twin advice

  1. You have chosen to ignore posts from stefani2. Show stefani2's posts

    twin advice

    hi ladies - for those of you with twins (daisy, misslily, and others!) - any tips on what made your life easier/harder/etc.?  mine are scheduled to be here 10/30 and i would love any advice you could give on what kept you sane, especially with sleep scheduling and feedings.  tia!  :)
     
  2. You have chosen to ignore posts from Daisy75. Show Daisy75's posts

    Re: twin advice

    It's hard to believe they're almost here!  I was in total denial that I was ever going to give birth right up until they were prepping me for my "emergency" C-section (that's in quotes b/c it was expected at some point--(pregnancy-induced hypertension+Baby B breach--but not scheduled).  You are in for one of the most fantastic, wonderful, and amazingly difficult things you'll ever do.  As hard as it can be at times, in a few months, you'll look at them and think "why would anyone just have one at a time?"  So...before I impart my 17 months-worth of twin-mom wisdom to you, I have some questions:

    Are you planning to nurse?

    How long will DH be home after you come home from the hospital?

    Do you have other people nearby who are planning to help?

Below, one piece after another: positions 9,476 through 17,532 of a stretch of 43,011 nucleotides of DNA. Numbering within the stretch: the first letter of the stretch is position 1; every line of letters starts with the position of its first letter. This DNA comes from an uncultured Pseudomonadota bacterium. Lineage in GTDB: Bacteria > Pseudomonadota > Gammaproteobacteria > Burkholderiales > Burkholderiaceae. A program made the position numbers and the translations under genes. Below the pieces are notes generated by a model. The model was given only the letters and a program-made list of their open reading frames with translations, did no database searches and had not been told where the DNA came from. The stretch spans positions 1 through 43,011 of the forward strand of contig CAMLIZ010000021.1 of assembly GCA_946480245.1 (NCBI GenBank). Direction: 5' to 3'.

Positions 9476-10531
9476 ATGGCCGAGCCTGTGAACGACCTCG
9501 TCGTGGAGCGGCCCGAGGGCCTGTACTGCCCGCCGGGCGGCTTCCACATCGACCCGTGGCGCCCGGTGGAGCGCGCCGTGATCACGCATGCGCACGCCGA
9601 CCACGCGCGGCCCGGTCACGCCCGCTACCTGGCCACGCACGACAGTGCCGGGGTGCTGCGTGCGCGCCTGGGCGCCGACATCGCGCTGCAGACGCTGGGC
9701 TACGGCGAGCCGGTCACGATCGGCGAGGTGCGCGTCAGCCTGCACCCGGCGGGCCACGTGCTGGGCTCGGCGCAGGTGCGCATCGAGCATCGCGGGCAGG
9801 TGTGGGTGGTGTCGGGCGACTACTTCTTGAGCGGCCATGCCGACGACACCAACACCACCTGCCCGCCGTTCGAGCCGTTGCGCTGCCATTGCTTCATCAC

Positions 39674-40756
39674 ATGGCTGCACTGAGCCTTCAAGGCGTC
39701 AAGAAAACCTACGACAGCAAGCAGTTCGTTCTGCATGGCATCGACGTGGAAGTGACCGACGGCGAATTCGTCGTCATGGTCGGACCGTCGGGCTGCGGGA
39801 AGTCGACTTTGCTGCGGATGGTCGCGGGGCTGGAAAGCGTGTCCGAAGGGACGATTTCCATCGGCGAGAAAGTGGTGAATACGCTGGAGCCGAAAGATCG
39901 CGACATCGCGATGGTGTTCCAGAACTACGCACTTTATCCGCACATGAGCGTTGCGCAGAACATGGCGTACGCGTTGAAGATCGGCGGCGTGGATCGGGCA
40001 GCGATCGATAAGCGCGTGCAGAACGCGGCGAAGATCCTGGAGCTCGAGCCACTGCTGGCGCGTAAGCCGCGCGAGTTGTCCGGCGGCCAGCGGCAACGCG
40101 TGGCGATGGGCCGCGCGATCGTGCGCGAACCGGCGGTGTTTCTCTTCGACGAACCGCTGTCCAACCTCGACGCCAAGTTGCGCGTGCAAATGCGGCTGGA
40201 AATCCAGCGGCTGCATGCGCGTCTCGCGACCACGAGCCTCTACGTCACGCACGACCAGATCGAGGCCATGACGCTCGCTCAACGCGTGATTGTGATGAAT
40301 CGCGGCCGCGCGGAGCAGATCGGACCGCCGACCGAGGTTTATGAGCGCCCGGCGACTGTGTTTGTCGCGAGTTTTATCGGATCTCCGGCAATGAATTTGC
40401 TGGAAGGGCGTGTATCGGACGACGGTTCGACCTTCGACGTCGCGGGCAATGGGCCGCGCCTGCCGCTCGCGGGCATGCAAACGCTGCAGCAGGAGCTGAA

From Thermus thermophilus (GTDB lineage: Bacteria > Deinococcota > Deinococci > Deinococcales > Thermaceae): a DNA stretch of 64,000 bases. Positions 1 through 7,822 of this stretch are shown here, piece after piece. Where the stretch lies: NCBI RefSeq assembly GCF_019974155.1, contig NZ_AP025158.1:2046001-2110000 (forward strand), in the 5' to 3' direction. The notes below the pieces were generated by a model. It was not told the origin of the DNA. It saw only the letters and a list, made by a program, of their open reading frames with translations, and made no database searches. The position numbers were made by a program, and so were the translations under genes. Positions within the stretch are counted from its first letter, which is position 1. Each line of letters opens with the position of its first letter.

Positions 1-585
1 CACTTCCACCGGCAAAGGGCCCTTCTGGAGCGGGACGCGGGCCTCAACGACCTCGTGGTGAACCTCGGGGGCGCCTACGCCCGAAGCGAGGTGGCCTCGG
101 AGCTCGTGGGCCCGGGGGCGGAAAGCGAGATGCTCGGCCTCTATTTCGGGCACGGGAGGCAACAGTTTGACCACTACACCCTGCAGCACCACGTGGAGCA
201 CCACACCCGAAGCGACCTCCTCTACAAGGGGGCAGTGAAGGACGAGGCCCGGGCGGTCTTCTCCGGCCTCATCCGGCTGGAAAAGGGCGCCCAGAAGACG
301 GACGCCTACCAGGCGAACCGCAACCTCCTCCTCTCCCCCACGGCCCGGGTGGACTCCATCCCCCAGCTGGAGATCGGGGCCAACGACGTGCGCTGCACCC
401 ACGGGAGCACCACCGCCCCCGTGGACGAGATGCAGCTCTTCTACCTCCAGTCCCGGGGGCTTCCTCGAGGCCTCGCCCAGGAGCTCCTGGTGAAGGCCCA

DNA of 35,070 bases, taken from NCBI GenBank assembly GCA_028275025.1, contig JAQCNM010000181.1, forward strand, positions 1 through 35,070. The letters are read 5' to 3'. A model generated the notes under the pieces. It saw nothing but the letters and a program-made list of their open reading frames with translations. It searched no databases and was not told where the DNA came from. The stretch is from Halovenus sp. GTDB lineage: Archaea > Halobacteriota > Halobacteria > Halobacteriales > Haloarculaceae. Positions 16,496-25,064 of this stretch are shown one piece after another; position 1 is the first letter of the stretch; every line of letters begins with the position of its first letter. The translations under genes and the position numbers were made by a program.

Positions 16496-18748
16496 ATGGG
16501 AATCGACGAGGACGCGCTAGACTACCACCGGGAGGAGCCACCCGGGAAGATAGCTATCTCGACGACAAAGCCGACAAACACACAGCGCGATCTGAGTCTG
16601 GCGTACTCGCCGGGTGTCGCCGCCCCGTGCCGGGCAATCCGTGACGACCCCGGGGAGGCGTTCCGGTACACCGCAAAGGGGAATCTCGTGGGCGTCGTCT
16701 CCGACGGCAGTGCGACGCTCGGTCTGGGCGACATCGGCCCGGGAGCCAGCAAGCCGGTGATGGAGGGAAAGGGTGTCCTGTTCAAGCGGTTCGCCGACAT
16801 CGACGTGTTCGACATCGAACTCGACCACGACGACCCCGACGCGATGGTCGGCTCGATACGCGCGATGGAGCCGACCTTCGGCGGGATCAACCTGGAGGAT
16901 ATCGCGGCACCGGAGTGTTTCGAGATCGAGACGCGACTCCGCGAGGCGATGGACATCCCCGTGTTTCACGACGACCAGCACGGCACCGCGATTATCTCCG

Did you ever get around to joining an MOT group?

    The answers to these questions will help me give you advice that is more-pertinent to your actual situation.
     
  3. You have chosen to ignore posts from stefani2. Show stefani2's posts

    Re: twin advice

    ahh, i knew i could count on you, daisy!  :)

    Are you planning to nurse? - yes, if it is not impossible.  i'm expecting to do both - nurse and supplement w/ formula (or vice versa as the case may be!).  tbd on how long i will try - again, depends how hard it is.

    How long will DH be home after you come home from the hospital? - he has very flexible hours (works for himself) and is planning on helping me out almost full time for 2 weeks (with some 3-hour working spurts mixed in).

    Do you have other people nearby who are planning to help? - i have a night nurse on call, a doula i can call after a few weeks (she's not available at first) and my mom will help me one day a week.  and DH is pretty helpful - he cooks and is probably better w/ babies than i am!

    Did you ever get around to joining an MOT group? - no!  i checked the website and couldn't figure out how to join online - der.  i am planning on signing up for "great beginnings" at isis (the twins group started already so i missed that - booooo).

    :)

     
  4. You have chosen to ignore posts from misslily. Show misslily's posts

    Re: twin advice